IHE lays foundation for multispecialty integration

January 22, 2001

Five years from now, will Integrating the Healthcare Enterprise-like initiatives function across all medical disciplines, paving the way for the first truly enterprise-wide electronic patient record? That is the vision of several participants in the IHE

Five years from now, will Integrating the Healthcare Enterprise-like initiatives function across all medical disciplines, paving the way for the first truly enterprise-wide electronic patient record? That is the vision of several participants in the IHE Year 2 demonstrations.

The demos themselves suffered less-than-enthusiastic response from attendees at the RSNA and Healthcare Information Management Systems Society meetings and certain vendor factions, but medical organizations outside radiology are warming to the idea of multidiscipline systems standardization.

A number of medical specialties are already expressing interest in IHE, according to Chris Carr, director of informatics for the RSNA, which is in discussions with organizations representing the pathology, laboratory, ophthalmology, and cardiology communities. While such efforts are still in their infancy, the interest being shown by the lab and path groups is particularly keen, and some concrete steps are imminent.

"The benefits that can be gained in agreeing on how data can be made available from department to department are huge," Carr said. "I don't think you can really have an electronic patient record until these issues are solved, and IHE is a potential approach to engaging with other disciplines."

Carr speculates that in the not-too-distant future, IHE-like demos will occur at a variety of medical meetings, with the focus on the needs of each particular specialty and on moving information across the entire spectrum of care. He sees HIMSS eventually becoming the hub demo, where all the disciplines come together and the ability to share data across the enterprise is replicated.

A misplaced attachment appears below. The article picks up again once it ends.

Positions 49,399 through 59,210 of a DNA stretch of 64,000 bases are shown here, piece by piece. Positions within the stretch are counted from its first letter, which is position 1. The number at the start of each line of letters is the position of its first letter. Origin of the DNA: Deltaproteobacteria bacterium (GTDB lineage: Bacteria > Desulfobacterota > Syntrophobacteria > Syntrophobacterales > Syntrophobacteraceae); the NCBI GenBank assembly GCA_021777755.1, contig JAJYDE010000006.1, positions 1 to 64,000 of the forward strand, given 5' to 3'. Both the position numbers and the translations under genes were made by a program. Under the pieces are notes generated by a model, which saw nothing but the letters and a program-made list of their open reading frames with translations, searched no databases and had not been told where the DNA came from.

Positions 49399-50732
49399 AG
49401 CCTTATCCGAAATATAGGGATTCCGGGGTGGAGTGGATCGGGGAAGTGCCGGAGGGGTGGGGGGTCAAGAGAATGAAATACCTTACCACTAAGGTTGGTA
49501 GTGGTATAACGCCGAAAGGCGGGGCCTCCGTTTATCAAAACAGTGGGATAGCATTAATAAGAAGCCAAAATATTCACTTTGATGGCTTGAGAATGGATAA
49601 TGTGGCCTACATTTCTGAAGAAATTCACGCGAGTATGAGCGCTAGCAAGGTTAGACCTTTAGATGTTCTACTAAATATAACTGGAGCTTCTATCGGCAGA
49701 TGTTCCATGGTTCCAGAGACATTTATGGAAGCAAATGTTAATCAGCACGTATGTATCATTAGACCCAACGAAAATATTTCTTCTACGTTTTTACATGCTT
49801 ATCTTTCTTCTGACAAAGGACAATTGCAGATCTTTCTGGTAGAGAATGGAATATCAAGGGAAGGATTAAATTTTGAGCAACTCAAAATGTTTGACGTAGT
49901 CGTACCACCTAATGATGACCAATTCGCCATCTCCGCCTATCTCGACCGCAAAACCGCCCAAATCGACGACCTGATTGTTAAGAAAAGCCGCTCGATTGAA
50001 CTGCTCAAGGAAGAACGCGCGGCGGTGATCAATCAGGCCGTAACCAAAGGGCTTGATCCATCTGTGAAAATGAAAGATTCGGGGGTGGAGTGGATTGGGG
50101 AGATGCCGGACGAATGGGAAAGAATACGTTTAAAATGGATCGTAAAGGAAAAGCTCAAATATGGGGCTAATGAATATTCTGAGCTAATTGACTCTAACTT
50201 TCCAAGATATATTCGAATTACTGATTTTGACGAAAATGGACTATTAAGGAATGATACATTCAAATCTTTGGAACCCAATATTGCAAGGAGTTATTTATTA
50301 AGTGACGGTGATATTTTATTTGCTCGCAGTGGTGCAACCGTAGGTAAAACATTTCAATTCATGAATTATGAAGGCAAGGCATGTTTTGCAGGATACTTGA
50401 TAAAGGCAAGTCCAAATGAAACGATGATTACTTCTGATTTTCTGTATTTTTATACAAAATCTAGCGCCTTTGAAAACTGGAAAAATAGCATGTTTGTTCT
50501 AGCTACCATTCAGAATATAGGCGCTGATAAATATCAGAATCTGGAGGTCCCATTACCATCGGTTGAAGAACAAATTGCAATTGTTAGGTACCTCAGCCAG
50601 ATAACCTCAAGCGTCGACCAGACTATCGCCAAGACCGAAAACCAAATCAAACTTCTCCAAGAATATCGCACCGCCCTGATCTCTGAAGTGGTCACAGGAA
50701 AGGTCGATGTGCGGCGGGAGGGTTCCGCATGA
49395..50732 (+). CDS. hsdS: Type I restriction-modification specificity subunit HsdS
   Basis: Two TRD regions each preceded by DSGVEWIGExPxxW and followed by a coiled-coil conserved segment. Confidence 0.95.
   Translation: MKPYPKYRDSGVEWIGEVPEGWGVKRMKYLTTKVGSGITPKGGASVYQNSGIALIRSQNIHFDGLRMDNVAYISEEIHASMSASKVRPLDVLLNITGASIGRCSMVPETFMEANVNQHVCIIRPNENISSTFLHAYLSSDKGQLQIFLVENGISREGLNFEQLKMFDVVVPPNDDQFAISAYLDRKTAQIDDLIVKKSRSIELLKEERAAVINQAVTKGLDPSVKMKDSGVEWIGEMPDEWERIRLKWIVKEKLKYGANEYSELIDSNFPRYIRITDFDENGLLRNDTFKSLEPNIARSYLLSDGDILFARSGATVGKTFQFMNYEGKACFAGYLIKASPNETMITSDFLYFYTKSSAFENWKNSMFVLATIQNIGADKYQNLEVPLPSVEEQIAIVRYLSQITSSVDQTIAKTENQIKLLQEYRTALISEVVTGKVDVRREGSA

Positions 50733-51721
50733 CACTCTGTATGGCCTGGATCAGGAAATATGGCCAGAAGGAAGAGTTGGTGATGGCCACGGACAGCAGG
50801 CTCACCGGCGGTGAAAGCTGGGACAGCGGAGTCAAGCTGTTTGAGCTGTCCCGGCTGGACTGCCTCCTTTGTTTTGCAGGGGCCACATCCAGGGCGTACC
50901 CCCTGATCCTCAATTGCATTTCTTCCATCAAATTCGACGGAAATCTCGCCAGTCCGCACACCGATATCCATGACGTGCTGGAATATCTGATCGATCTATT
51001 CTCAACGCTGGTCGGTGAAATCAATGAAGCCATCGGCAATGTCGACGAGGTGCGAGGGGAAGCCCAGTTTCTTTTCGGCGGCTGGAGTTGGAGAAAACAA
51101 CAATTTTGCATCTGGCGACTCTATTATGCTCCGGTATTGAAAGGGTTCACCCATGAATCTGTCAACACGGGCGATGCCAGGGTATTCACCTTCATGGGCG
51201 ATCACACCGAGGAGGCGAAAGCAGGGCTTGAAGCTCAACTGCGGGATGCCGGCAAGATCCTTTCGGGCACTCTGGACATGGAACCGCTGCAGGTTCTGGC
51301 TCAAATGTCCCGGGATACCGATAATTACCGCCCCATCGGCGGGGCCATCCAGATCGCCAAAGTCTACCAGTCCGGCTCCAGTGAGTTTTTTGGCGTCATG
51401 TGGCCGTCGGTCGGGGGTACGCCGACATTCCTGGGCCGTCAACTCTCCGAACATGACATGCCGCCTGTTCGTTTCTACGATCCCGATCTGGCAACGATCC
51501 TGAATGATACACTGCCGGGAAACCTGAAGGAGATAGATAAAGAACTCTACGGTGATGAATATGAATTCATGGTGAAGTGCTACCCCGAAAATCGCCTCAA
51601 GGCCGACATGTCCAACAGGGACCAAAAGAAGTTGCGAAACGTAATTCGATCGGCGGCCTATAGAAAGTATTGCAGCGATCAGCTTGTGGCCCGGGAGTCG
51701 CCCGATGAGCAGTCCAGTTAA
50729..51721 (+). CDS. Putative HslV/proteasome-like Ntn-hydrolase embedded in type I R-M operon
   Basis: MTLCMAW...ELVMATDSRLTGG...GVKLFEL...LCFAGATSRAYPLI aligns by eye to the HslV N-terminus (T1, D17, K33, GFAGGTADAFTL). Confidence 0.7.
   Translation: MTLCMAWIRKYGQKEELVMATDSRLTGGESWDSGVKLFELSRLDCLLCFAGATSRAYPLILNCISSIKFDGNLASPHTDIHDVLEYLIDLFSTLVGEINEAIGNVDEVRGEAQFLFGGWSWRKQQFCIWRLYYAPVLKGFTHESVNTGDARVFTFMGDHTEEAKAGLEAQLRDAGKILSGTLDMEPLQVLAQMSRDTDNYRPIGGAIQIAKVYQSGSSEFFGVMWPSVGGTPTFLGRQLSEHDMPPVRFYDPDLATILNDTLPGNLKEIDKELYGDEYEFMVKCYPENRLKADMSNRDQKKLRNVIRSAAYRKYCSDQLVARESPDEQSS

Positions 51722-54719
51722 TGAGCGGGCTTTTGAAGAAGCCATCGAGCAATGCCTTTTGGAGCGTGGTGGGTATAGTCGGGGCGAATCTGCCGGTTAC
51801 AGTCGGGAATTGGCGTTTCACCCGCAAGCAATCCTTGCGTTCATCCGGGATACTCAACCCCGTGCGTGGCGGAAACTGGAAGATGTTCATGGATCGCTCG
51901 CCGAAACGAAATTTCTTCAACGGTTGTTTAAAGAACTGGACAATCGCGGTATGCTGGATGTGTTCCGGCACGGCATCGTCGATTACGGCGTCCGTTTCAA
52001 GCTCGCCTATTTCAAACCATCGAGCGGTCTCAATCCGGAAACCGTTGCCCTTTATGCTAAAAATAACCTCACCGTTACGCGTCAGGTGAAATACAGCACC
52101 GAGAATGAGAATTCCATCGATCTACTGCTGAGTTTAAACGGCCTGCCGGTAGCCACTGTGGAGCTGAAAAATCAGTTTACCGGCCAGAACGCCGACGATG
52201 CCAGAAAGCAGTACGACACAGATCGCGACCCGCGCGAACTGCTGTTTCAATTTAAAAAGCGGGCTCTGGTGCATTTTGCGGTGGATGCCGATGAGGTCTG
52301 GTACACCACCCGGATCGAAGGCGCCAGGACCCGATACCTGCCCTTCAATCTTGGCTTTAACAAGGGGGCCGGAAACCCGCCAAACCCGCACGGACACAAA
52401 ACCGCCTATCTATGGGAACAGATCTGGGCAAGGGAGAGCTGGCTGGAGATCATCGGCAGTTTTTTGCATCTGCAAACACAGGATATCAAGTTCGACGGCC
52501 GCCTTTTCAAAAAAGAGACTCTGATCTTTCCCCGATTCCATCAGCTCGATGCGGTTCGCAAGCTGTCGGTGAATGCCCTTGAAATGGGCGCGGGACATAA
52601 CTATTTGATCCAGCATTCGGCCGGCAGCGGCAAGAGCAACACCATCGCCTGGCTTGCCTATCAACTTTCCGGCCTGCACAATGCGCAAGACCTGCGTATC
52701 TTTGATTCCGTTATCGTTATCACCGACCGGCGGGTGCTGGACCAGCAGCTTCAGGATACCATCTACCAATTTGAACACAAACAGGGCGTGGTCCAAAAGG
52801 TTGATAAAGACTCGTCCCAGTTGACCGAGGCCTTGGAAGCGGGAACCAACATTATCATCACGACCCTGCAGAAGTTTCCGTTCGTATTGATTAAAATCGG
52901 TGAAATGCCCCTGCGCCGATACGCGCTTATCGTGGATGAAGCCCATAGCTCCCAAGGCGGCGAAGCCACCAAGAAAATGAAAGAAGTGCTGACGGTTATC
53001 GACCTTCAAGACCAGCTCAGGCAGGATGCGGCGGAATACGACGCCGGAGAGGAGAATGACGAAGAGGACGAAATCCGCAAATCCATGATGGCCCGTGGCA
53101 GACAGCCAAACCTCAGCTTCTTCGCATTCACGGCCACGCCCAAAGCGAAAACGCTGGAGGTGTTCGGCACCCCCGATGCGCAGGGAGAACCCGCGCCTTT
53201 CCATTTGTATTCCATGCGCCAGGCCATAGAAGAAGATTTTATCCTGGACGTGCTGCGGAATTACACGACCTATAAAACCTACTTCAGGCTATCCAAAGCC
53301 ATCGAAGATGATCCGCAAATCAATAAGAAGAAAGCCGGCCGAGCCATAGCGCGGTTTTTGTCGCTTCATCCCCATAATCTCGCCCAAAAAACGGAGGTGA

"I am so encouraged to see the lab, cardiology, and ophthalmology groups saying, 'We have these same problems,' and wanting to become involved in a project like this," said Gail Woods, who represents Siemens/SMS on the IHE technical committee. "In the next couple of years, we will grow and will have to figure out how to manage all these different types of specialties and vendors."

The work of the IHE committees is already changing product development, vendor representatives say. Software developers are beginning to adopt common interfaces, and tools such as the X500 object database and CORBAmed are becoming part of the IHE framework.

"The benefit of IHE is to decouple specific vendor software development and replace it with a framework that is a standard for everyone," said Rik Primo, director of business development at Siemens Health Services. "This improves time to market and customer confidence."

In Year 1, the IHE focused on integrating IT systems in the radiology department to implement a basic clinical workflow. Year 2 goes beyond basic image acquisition, addressing such concerns as patient information reconciliation, nonroutine data handling, and diagnostic and care processes.